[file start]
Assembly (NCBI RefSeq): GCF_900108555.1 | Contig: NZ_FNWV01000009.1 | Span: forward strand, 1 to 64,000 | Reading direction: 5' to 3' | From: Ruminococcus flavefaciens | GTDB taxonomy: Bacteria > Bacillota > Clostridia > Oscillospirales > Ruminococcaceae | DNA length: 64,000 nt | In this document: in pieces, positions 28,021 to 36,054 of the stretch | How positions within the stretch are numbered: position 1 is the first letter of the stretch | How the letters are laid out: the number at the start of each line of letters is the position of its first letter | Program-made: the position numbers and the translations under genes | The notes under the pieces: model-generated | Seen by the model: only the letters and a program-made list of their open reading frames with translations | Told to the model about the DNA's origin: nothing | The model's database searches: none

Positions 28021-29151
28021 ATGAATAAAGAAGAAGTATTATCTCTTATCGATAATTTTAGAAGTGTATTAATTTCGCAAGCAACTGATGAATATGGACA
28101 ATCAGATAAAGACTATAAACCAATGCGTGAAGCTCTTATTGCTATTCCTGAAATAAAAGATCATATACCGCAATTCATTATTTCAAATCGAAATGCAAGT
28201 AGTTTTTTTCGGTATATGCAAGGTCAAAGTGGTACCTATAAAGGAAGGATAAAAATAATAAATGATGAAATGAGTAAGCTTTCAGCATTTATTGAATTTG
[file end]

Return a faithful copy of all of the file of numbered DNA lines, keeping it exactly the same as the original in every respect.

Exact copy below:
Assembly (NCBI RefSeq): GCF_900108555.1 | Contig: NZ_FNWV01000009.1 | Span: forward strand, 1 to 64,000 | Reading direction: 5' to 3' | From: Ruminococcus flavefaciens | GTDB taxonomy: Bacteria > Bacillota > Clostridia > Oscillospirales > Ruminococcaceae | DNA length: 64,000 nt | In this document: in pieces, positions 28,021 to 36,054 of the stretch | How positions within the stretch are numbered: position 1 is the first letter of the stretch | How the letters are laid out: the number at the start of each line of letters is the position of its first letter | Program-made: the position numbers and the translations under genes | The notes under the pieces: model-generated | Seen by the model: only the letters and a program-made list of their open reading frames with translations | Told to the model about the DNA's origin: nothing | The model's database searches: none

Positions 28021-29151
28021 ATGAATAAAGAAGAAGTATTATCTCTTATCGATAATTTTAGAAGTGTATTAATTTCGCAAGCAACTGATGAATATGGACA
28101 ATCAGATAAAGACTATAAACCAATGCGTGAAGCTCTTATTGCTATTCCTGAAATAAAAGATCATATACCGCAATTCATTATTTCAAATCGAAATGCAAGT
28201 AGTTTTTTTCGGTATATGCAAGGTCAAAGTGGTACCTATAAAGGAAGGATAAAAATAATAAATGATGAAATGAGTAAGCTTTCAGCATTTATTGAATTTG